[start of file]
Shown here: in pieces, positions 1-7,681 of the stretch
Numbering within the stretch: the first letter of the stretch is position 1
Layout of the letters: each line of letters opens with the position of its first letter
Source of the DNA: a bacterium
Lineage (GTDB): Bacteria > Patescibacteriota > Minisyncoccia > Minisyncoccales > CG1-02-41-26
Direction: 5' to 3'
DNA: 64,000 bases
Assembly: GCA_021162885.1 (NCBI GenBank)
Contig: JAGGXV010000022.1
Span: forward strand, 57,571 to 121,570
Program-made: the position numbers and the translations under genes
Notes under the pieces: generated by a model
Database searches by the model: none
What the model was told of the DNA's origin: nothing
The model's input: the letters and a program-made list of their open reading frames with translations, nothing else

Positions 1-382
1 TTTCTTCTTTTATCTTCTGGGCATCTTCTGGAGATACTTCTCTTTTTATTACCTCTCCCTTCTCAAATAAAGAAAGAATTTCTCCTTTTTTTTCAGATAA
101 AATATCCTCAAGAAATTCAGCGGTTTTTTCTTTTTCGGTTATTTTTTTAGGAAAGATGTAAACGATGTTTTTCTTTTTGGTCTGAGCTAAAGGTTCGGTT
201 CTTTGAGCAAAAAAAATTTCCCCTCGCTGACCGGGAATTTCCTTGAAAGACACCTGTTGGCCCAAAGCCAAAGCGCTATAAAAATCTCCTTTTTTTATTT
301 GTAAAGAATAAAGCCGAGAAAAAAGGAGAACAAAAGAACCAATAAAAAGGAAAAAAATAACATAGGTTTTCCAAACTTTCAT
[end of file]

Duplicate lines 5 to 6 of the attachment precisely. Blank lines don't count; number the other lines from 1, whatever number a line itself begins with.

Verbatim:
Lineage (GTDB): Bacteria > Patescibacteriota > Minisyncoccia > Minisyncoccales > CG1-02-41-26
Direction: 5' to 3'